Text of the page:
A career as a certified pharmacy technician can be very rewarding. The demand for techs is strong and you have the option to continue your education and pursue becoming a pharmacist. You can also apply your knowledge in other medical field. Today, you have to be certified to work as a pharmacy technician in most US states; this requirement is bond by law.
The most popular certification is offer by Pharmacy Technician Certification Board (PTCB). Passing the PTCB exam will qualify to register and become a licensed pharmacy technician in most states. Certification and license will increase your opportunities and competitive edge in a very challenging market.
The Pharmacy Technician Certification Board administers the certification test and offers a guidebook. You may register for the exam as well as access the guidebook and other resources at their website. There are also many information sources that can be accessed online. You should also visit your neighboring library to check books.
The PTCB exam covers three main focus of knowledge required of pharmacy technician including: Assisting the Pharmacist in Serving Patients, Maintaining Medication and Inventory Control Systems, and Participating in the Administration and Management of Pharmacy Practice.
Assisting the Pharmacist in Serving Patients was 66% of the exam in 2007 and includes knowledge of anatomy and physiology, knowledge of pharmaceutical and medical abbreviations and terminology, and knowledge of effects of patient’s age (for example, neonates, geriatrics) on drug and non-drug therapy.
Maintaining Medication and Inventory Control Systems was 22% of the exam in 2007 and includes knowledge of regulatory requirements regarding record-keeping for repackaged products, recalled products, and refunded products, knowledge of policies, procedures, and practices regarding storage and handling of hazardous materials and wastes (for example, Materials Safety Data Sheet [MSDS]), and knowledge of inventory receiving process.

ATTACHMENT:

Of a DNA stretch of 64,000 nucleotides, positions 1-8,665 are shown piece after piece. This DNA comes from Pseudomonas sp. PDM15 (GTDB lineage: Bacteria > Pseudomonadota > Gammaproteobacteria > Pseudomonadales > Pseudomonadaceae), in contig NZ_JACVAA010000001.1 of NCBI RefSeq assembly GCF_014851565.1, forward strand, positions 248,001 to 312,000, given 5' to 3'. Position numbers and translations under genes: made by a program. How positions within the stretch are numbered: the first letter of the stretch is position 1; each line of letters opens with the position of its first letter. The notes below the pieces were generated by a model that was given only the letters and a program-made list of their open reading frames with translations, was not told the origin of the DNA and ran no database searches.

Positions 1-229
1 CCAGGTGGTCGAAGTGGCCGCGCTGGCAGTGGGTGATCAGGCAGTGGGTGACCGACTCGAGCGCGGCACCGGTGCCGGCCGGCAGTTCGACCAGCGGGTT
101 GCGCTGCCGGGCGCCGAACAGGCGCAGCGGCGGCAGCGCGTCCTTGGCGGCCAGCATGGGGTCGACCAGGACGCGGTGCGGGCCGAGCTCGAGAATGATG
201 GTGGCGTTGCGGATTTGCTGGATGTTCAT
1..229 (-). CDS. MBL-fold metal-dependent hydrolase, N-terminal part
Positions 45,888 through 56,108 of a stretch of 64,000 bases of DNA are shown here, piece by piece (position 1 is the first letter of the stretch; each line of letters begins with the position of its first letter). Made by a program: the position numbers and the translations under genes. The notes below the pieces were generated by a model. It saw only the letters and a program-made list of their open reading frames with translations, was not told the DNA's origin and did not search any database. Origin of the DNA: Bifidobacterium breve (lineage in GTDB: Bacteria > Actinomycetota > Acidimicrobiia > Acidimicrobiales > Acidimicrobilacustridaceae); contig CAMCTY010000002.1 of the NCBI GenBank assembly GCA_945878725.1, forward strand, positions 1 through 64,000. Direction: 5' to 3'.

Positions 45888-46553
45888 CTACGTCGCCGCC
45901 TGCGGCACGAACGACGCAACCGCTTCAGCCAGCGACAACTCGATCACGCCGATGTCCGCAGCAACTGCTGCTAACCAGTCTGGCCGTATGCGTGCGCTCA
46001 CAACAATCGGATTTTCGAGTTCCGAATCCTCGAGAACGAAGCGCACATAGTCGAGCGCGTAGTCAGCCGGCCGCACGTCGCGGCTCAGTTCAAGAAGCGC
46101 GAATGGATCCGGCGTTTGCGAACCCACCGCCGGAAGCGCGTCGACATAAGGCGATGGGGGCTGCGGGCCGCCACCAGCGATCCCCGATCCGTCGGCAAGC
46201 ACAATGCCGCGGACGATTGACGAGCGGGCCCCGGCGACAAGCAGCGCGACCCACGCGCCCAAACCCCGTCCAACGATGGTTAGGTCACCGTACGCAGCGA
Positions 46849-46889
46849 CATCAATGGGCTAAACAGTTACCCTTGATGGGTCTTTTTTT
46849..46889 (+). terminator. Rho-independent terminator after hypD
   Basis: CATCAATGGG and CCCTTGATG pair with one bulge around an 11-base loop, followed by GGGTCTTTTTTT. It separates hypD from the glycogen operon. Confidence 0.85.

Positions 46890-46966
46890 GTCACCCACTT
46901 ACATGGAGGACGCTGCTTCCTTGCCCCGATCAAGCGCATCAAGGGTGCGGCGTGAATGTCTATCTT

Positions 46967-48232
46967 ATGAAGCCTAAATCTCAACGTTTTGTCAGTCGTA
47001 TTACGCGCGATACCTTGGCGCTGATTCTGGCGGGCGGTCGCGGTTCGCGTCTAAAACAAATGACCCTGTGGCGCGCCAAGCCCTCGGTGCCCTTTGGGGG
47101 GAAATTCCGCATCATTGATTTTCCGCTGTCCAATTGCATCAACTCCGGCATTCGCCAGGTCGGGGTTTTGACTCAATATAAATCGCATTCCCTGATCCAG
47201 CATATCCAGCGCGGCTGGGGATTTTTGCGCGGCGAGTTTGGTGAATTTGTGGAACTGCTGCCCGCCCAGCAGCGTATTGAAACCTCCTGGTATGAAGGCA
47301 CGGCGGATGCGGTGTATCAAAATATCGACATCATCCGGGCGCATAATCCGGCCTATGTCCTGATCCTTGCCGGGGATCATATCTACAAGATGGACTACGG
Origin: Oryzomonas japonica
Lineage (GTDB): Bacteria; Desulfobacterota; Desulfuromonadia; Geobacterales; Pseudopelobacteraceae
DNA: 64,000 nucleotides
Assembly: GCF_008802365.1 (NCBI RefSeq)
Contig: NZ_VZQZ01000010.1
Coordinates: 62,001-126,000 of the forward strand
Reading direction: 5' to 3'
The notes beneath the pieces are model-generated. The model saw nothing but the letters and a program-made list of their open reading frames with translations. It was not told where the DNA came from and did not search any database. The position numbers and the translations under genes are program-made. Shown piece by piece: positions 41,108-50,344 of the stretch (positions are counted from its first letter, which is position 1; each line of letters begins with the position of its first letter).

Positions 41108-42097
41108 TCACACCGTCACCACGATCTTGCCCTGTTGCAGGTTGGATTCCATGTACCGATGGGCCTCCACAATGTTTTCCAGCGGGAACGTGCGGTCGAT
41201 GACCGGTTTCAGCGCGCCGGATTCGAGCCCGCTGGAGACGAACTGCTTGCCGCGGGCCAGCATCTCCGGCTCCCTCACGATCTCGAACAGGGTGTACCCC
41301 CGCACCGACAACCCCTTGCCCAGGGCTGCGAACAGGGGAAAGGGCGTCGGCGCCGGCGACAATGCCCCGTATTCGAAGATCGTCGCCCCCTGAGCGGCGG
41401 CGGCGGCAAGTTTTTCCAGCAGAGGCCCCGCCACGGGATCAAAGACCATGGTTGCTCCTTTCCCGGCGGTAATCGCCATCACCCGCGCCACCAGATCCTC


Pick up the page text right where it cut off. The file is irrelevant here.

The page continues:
Participating in the Administration and Management of Pharmacy Practice was 12% of the exam in 2007 and includes knowledge of sanitation requirements (for example, hand washing, cleaning counting trays, countertop, and equipment), knowledge of procedures to document occurrences such as medication errors, adverse effects, and product integrity (for example, FDA Med Watch Program), and knowledge of lines of communication throughout the organization.
The guidebook to the Pharmacy Technician Certification Board exam is a comprehensive 41 page document which covers these topics as well as many others and prepares you for taking the exam.

For more information about Pharmacy technician training and certification, visit Pharmacy technician training JB

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